Technical Summary

Quinone oxidoreductases (QORs) play central roles in respiration and photosynthesis with additional roles in anti-oxidant production and biosynthesis. However, when compared to our understanding of globular enzymes, relatively little is known about the kinetics of enzyme-catalysed QH2 ? Q transformations. In large part this is a consequence of constraints on diffusion and solubility that result from membrane environments that have proved difficult to mimic and manipulate reproducibly until recently. Here, we will combine two 'tools' - solid-supported membrane technology and protein-film voltammetry - to develop new methods for quantitative analysis of QOR catalysed transformation of lipophylic substrates. Studies with members of a widespread family of respiratory QH2 dehydrogenase will provide proof of principle for methods that will be ultimately be applicable to many QORs. Three strategies will be compared for their ability to support electrochemical characterisation of QOR activity in a membrane environment supported by a graphite or gold electrode, i) proteoliposome adsorption, ii) vesicle adsorption on adsorbed protein films and iii) vesicle fusion, i.e., planar membrane formation, on adsorbed protein films. Voltammetry will define the stability and electroactive coverage of the films, the reduction potentials and interfacial electron transfer rates for the adsorbed proteins and their QOR activities. Where films are formed on gold electrodes complementary information will be provided from other methods. Surface plasmon resonance, atomic force microscopy and quartz crystal microbalance methods will define the total amount of adsorbed protein for comparison to the amount of electroactive protein. Surface-enhanced resonance Raman spectroscopy and/or surface-enhanced Fourier transform infrared spectroscopy will inform on structural differences between assemblies.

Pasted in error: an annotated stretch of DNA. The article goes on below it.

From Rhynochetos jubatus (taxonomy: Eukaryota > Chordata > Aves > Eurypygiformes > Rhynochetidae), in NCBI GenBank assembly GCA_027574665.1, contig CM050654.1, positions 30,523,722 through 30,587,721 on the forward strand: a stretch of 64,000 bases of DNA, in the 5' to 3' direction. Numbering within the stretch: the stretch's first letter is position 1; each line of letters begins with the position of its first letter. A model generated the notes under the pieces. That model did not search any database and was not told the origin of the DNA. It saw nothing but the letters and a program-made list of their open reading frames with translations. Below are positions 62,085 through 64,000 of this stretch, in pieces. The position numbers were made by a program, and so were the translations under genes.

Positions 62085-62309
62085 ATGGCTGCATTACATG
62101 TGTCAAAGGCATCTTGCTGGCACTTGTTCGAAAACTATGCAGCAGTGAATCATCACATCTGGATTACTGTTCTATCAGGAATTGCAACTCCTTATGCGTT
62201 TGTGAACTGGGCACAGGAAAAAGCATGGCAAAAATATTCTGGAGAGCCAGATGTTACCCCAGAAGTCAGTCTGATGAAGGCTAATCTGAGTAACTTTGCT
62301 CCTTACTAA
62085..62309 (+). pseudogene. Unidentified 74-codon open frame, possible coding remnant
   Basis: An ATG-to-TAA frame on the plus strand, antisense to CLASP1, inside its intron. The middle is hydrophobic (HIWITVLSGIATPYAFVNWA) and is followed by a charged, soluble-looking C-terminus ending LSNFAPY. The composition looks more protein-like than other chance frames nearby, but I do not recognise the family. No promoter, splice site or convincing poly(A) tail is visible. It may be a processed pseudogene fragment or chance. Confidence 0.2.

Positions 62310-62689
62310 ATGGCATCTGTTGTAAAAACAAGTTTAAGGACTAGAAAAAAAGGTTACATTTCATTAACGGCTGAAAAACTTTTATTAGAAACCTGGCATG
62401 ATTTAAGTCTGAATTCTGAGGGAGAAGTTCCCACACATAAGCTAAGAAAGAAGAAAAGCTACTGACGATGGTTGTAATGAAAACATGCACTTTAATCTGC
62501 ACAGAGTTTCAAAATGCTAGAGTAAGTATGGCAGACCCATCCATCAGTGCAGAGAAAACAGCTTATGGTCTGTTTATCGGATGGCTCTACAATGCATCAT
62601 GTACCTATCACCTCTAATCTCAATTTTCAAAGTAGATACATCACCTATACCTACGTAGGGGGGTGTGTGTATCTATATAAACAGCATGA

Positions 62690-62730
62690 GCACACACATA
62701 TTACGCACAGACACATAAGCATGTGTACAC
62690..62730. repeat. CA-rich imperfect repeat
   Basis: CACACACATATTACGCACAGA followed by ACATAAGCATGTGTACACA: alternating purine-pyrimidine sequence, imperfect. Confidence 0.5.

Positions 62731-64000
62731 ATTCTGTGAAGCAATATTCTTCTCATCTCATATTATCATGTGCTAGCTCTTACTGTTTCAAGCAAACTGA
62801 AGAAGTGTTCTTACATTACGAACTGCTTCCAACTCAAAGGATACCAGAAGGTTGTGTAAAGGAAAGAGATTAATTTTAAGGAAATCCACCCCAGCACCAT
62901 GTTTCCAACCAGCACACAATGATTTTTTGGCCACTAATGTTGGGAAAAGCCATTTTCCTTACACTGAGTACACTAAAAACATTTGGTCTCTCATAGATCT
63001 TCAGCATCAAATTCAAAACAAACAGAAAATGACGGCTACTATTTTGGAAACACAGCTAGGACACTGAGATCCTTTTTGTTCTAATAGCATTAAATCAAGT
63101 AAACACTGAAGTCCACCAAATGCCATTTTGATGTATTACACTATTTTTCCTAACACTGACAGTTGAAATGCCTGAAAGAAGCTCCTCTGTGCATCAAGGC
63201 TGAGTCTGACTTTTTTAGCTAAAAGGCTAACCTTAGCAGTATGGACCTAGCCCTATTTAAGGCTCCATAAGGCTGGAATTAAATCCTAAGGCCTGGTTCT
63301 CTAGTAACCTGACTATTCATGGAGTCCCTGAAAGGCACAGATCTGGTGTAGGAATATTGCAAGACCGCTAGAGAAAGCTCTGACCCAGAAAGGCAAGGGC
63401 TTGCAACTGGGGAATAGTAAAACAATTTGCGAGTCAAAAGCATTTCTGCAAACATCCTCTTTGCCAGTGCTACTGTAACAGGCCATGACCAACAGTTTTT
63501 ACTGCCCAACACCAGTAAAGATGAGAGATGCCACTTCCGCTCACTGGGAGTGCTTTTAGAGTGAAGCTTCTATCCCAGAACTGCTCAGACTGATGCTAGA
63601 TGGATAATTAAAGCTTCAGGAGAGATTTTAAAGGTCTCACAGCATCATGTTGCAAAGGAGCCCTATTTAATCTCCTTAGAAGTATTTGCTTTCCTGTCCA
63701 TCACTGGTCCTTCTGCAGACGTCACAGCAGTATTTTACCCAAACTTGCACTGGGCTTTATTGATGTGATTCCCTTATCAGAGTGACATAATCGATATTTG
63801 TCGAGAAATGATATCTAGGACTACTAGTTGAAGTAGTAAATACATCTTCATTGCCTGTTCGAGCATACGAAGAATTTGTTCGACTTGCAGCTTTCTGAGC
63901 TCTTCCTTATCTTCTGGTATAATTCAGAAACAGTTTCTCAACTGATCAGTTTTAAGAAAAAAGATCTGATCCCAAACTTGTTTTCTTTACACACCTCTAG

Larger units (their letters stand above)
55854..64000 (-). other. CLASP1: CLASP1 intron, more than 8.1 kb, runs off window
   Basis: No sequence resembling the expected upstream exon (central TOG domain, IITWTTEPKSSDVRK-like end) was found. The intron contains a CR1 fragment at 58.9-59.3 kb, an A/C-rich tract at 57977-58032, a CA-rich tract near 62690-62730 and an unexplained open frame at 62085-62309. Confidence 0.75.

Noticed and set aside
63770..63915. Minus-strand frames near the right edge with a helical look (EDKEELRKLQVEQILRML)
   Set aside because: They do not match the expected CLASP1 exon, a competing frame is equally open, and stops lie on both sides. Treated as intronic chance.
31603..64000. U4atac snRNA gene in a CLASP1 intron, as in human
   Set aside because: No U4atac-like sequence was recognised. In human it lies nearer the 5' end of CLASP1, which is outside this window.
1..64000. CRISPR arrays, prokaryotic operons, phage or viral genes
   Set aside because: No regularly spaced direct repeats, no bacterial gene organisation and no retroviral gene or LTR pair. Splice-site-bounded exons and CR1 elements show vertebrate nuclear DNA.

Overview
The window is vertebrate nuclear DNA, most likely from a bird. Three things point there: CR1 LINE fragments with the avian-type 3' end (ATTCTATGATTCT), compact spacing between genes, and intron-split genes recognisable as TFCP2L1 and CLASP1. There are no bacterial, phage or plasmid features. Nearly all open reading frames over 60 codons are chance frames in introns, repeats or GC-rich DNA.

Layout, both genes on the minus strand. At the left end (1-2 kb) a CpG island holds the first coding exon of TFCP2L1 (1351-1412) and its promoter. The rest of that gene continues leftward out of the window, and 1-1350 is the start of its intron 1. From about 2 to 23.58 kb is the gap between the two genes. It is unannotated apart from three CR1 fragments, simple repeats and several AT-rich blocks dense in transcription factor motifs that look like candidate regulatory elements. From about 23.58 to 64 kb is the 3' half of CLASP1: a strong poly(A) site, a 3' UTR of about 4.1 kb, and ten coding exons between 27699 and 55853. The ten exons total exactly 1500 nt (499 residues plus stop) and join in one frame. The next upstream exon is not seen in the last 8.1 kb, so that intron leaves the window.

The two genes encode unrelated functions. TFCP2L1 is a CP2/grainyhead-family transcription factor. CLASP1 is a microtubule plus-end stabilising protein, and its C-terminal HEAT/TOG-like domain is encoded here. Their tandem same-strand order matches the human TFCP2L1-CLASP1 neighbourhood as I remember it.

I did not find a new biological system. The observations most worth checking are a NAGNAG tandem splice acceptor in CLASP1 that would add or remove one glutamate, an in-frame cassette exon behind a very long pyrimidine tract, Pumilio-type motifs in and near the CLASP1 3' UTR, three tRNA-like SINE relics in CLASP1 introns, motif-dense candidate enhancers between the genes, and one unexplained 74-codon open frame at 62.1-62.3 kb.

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Bawazer LA (2018) Enzymatically-controlled biomimetic synthesis of titania/protein hybrid thin films. in Journal of materials chemistry. B